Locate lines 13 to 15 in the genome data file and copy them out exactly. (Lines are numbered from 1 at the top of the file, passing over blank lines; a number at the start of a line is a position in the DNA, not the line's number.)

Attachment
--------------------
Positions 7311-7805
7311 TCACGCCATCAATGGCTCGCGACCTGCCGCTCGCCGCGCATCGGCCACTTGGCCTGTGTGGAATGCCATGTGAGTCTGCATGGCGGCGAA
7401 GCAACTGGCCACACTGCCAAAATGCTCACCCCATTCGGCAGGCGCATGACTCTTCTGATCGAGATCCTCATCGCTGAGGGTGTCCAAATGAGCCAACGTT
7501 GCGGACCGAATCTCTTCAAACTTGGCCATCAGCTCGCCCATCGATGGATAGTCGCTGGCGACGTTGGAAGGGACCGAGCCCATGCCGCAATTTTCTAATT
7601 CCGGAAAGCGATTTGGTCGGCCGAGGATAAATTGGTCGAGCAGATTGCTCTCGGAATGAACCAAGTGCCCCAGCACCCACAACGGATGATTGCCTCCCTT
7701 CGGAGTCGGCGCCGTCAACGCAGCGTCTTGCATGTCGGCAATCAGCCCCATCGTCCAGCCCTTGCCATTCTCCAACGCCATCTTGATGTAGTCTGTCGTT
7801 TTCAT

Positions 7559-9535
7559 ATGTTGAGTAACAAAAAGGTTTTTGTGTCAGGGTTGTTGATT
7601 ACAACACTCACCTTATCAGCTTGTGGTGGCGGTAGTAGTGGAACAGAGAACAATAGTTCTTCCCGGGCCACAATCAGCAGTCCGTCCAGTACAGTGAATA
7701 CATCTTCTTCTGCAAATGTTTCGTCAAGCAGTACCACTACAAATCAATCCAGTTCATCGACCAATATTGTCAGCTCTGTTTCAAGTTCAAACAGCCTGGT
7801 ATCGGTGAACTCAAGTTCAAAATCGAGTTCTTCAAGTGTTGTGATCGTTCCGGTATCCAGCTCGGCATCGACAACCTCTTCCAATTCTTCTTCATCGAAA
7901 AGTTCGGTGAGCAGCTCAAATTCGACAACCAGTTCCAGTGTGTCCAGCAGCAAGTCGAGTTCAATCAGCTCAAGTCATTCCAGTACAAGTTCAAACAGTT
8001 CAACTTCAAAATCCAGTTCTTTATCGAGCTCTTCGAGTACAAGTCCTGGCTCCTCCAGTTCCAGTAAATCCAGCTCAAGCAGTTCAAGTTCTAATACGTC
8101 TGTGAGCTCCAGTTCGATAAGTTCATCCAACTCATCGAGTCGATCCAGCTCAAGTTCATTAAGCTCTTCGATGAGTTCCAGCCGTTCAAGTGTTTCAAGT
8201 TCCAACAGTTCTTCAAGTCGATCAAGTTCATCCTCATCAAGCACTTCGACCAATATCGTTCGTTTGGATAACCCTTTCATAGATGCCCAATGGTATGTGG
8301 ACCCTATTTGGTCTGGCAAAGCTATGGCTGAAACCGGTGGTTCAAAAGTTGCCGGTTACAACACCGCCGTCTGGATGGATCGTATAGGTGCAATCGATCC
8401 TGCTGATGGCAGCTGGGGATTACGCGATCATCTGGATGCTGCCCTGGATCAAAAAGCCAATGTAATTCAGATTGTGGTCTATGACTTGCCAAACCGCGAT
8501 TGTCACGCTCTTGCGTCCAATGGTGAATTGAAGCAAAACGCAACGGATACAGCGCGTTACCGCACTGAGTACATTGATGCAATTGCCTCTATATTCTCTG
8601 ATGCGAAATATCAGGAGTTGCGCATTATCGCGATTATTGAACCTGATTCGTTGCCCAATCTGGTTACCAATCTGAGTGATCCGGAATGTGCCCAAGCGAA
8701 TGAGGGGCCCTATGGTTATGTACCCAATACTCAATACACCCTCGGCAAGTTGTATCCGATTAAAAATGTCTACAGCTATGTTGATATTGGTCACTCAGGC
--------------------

7901 AGTTCGGTGAGCAGCTCAAATTCGACAACCAGTTCCAGTGTGTCCAGCAGCAAGTCGAGTTCAATCAGCTCAAGTCATTCCAGTACAAGTTCAAACAGTT
8001 CAACTTCAAAATCCAGTTCTTTATCGAGCTCTTCGAGTACAAGTCCTGGCTCCTCCAGTTCCAGTAAATCCAGCTCAAGCAGTTCAAGTTCTAATACGTC
8101 TGTGAGCTCCAGTTCGATAAGTTCATCCAACTCATCGAGTCGATCCAGCTCAAGTTCATTAAGCTCTTCGATGAGTTCCAGCCGTTCAAGTGTTTCAAGT